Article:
NEWS

Poor sleep in middle age may increase dementia risk

Sleeping middle-aged man

People who sleep six or fewer hours a night are potentially at greater risk of developing dementia later in life, according to a longitudinal UK study.

The study of nearly 8000 adults, followed over 25 years, found that regularly sleeping fewer than six hours per night during middle age (50 plus years) was associated with a greater risk of dementia.

Sleep problems a feature of dementia

The study adds to previous findings that the time older adults (65 years or more) spend sleeping is linked to dementia risk, both for sleeping too much and too little.

Sleep dysregulation is known as a feature of dementia, but the researchers wanted to see if sleep patterns and quality prior to old age increase the risk of developing the brain condition.

“Persistent short sleep duration at age 50, 60, and 70, compared to persistent normal sleep duration, was also associated with a 30 per cent increased dementia risk independently of sociodemographic, behavioural, cardiometabolic, and mental health factors,” the research published in the journal Nature says.

Sleep essential for brain health

According to the researchers, there is a widely acknowledged association between sleep and cognitive function, pointing to the role of sleep in learning and memory, synaptic plasticity and clearing waste from the brain.

“Public health messages to encourage good sleep hygiene may be particularly important for people at a higher risk of dementia,” they say.

Lead author Séverine Sabia says the findings suggest sleep may be important for brain health in midlife and further research is needed to establish whether improving sleep habits may help prevent dementia.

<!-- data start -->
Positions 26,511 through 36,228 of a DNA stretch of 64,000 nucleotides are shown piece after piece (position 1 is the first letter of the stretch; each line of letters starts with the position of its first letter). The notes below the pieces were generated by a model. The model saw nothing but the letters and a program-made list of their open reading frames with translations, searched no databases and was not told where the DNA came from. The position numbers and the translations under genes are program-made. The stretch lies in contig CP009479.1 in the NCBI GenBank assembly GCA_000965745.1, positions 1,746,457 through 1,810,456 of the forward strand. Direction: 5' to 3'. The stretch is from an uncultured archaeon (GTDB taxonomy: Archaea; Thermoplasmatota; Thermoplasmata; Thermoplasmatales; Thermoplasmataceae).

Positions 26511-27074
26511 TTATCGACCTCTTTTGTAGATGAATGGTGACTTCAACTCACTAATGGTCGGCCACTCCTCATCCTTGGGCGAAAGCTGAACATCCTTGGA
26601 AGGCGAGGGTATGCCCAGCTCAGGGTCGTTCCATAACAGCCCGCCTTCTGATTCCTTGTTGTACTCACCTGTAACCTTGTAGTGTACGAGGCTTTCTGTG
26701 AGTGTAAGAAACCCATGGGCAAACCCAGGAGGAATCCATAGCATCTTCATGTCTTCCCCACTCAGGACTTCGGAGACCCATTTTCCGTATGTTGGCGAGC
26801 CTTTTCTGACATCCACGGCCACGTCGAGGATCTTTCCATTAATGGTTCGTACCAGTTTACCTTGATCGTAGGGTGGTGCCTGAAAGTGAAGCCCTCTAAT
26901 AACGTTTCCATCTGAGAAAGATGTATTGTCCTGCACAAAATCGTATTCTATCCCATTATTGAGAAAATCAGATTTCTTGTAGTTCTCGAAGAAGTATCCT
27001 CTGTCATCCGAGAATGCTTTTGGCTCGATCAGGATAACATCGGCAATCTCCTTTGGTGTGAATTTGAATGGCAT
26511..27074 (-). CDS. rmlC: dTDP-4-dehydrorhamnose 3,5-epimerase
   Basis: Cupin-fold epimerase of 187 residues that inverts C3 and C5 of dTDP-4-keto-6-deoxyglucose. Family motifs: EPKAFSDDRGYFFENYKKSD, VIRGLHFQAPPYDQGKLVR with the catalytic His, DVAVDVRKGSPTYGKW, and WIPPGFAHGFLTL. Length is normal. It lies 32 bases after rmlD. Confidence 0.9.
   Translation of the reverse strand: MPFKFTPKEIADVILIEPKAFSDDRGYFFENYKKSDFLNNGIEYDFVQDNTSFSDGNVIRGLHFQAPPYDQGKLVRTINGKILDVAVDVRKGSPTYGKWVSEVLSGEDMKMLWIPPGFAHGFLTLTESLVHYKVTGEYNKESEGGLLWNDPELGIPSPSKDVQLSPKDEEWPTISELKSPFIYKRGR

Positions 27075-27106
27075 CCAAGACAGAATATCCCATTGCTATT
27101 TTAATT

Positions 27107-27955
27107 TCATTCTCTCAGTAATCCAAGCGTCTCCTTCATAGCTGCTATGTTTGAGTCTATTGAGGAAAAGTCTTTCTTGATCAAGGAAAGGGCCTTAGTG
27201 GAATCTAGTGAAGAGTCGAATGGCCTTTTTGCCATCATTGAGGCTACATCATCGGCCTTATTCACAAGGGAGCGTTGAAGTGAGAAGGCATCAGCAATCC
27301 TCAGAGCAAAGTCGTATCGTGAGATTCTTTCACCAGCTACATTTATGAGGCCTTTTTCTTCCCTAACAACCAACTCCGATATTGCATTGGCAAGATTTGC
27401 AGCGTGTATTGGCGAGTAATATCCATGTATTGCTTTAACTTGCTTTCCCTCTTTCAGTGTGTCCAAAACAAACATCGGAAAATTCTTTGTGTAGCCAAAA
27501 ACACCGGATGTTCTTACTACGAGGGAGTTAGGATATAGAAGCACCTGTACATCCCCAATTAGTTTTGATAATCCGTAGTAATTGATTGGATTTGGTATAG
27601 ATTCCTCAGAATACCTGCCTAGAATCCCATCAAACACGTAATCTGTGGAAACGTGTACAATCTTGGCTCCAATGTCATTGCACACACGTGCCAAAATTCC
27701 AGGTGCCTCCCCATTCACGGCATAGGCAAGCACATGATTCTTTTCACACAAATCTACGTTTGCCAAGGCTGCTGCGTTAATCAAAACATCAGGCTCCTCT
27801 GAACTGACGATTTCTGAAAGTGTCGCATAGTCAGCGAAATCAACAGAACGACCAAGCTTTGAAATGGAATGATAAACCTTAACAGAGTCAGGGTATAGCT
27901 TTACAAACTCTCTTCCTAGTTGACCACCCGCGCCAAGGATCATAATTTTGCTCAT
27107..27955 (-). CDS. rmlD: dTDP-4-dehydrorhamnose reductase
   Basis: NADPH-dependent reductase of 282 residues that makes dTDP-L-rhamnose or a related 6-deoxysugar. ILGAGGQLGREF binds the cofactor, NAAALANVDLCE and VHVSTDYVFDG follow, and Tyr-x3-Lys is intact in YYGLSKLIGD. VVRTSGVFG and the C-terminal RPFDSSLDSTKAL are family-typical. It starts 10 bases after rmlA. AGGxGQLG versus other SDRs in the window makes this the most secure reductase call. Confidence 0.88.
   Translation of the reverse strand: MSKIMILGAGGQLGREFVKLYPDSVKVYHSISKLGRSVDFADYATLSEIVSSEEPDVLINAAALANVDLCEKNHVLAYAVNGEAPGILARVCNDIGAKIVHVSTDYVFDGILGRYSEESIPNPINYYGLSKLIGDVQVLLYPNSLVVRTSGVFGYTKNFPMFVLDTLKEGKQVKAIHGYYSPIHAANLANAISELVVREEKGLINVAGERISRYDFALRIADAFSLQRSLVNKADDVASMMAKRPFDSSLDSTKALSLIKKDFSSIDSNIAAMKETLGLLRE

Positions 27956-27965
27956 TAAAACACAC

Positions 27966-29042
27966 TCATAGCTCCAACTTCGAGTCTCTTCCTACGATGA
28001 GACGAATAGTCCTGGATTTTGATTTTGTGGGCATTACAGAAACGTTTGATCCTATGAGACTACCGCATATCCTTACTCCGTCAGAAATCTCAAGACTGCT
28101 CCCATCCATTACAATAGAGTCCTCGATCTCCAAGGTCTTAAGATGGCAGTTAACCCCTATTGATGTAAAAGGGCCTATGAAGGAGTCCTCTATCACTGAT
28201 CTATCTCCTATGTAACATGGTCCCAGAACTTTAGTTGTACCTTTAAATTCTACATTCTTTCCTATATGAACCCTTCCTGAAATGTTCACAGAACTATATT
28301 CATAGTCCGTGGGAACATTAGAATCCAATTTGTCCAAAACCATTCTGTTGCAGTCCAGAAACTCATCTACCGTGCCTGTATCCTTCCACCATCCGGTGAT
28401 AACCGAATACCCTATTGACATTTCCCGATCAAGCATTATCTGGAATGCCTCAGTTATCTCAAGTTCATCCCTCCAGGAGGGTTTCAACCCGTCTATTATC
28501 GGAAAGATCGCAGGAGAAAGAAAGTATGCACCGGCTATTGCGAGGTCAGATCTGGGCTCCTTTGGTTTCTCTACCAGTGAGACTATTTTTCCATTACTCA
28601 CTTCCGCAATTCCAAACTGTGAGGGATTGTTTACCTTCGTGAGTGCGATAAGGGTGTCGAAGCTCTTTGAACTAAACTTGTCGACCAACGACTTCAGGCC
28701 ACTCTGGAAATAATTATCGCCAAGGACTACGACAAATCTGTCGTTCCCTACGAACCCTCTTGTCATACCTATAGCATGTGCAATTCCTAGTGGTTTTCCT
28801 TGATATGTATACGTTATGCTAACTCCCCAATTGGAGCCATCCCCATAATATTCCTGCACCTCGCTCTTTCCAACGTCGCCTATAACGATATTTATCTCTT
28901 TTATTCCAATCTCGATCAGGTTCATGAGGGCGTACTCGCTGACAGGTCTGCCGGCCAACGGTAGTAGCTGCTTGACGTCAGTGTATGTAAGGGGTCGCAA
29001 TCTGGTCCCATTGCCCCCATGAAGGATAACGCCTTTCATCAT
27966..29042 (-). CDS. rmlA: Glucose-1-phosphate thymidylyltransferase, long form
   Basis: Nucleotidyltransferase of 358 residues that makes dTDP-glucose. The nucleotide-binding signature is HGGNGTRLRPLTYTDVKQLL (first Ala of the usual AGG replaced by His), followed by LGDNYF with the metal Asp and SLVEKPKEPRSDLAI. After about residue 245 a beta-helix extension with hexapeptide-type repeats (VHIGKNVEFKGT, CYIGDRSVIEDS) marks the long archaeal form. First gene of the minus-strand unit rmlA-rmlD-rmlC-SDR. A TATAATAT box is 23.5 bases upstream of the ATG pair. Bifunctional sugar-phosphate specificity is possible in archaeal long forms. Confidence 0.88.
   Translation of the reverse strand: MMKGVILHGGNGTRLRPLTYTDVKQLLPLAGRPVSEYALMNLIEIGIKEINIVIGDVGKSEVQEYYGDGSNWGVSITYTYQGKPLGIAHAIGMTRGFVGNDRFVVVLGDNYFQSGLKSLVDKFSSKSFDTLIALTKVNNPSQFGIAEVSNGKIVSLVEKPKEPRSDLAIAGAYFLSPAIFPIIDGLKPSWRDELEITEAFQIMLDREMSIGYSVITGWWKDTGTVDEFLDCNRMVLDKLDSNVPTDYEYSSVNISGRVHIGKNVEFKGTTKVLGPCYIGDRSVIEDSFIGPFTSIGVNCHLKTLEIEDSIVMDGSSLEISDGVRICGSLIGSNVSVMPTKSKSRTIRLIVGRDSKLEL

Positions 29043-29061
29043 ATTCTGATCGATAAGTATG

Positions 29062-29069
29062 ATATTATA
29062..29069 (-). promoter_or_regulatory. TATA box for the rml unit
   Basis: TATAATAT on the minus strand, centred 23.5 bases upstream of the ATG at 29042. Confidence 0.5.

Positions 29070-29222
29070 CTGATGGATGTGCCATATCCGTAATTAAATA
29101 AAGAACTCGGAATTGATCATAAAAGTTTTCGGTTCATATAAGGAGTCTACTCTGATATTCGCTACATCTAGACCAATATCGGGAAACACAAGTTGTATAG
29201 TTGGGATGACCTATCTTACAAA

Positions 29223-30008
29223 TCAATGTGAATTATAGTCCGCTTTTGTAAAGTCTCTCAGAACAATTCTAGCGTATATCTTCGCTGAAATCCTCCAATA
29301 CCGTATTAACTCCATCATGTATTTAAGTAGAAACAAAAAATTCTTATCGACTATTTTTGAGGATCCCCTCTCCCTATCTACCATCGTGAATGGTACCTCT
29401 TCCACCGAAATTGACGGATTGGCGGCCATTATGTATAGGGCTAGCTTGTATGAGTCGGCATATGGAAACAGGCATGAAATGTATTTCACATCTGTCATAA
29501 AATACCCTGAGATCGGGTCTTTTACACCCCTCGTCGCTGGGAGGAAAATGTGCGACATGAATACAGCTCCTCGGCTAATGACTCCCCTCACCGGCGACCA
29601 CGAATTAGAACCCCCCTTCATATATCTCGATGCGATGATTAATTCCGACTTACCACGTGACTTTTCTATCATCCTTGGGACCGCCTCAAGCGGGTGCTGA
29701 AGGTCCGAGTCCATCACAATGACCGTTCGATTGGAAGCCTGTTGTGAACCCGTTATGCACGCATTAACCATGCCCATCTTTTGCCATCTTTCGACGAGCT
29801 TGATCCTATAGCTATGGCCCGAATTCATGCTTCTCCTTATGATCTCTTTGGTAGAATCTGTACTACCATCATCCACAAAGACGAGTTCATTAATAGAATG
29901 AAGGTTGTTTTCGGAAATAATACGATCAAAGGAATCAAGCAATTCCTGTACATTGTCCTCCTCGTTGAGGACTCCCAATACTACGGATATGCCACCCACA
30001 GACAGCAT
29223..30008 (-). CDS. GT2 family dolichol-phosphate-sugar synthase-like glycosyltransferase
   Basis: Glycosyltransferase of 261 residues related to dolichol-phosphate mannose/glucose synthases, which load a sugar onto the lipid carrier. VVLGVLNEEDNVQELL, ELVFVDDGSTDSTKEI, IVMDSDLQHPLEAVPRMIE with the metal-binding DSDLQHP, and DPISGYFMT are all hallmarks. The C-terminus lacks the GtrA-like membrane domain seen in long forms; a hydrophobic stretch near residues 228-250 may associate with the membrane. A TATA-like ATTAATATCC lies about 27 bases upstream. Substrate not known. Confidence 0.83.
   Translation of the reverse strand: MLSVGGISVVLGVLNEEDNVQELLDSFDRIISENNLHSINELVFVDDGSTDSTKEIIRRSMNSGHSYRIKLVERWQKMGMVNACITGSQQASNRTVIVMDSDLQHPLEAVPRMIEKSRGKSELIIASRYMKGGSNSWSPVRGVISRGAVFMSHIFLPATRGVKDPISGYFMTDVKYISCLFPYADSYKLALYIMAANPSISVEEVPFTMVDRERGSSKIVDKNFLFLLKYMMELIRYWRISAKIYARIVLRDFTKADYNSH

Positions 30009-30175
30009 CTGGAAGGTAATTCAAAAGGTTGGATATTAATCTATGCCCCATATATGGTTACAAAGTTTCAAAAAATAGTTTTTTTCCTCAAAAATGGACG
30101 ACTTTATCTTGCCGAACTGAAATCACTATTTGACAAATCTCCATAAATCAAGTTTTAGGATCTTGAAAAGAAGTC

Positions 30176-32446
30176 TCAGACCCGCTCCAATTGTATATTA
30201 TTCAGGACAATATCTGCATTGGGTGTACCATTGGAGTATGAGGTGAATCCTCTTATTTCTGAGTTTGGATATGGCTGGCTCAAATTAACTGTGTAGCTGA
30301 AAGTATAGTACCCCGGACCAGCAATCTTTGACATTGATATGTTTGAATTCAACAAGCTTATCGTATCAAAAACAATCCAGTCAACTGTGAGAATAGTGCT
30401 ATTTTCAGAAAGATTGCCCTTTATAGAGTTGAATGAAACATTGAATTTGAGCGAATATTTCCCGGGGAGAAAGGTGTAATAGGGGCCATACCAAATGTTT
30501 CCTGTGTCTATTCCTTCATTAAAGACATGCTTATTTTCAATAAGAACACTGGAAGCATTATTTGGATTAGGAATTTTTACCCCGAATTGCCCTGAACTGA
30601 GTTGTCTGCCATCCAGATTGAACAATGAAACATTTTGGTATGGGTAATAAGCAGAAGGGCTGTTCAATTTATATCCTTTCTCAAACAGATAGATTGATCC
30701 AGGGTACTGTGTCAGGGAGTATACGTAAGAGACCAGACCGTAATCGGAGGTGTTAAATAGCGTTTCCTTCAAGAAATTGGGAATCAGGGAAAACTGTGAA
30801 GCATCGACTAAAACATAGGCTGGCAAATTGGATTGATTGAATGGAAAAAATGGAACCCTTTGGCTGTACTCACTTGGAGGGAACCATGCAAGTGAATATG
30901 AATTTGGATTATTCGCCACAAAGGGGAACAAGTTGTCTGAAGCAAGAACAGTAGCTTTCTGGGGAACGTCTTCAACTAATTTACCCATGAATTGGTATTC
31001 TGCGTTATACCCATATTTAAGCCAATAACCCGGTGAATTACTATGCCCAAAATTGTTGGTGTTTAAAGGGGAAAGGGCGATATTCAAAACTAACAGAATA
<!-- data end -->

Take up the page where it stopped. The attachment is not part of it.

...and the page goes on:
How to get a better night’s sleep

There are a number of ways to set yourself up for the best night’s rest possible:

  • Maintain regular sleep and waking times
  • Keep your bedroom quiet, dark, comfortable and cool (around 16-18°C)
  • Avoid caffeine late afternoon and evening
  • Avoid cigarettes or nicotine devices completely, or within two hours of sleep
  • Limit alcohol consumption, especially just before bed
  • Avoid a heavy or spicy meal within three hours of bedtime
  • Exercise regularly, but not within three hours of bedtime
  • Allow at least one hour of relaxation time to unwind before bedtime (preferably without screens)
  • Avoid clock-watching overnight
  • Try journaling: write down anything that is worrying you, then discard.

For more on sleep, you might be interested in Your good sleep guide

Or, for something on keeping your brain fit you might like 6 effective ways to improve your memory.

First published: Apr 2021

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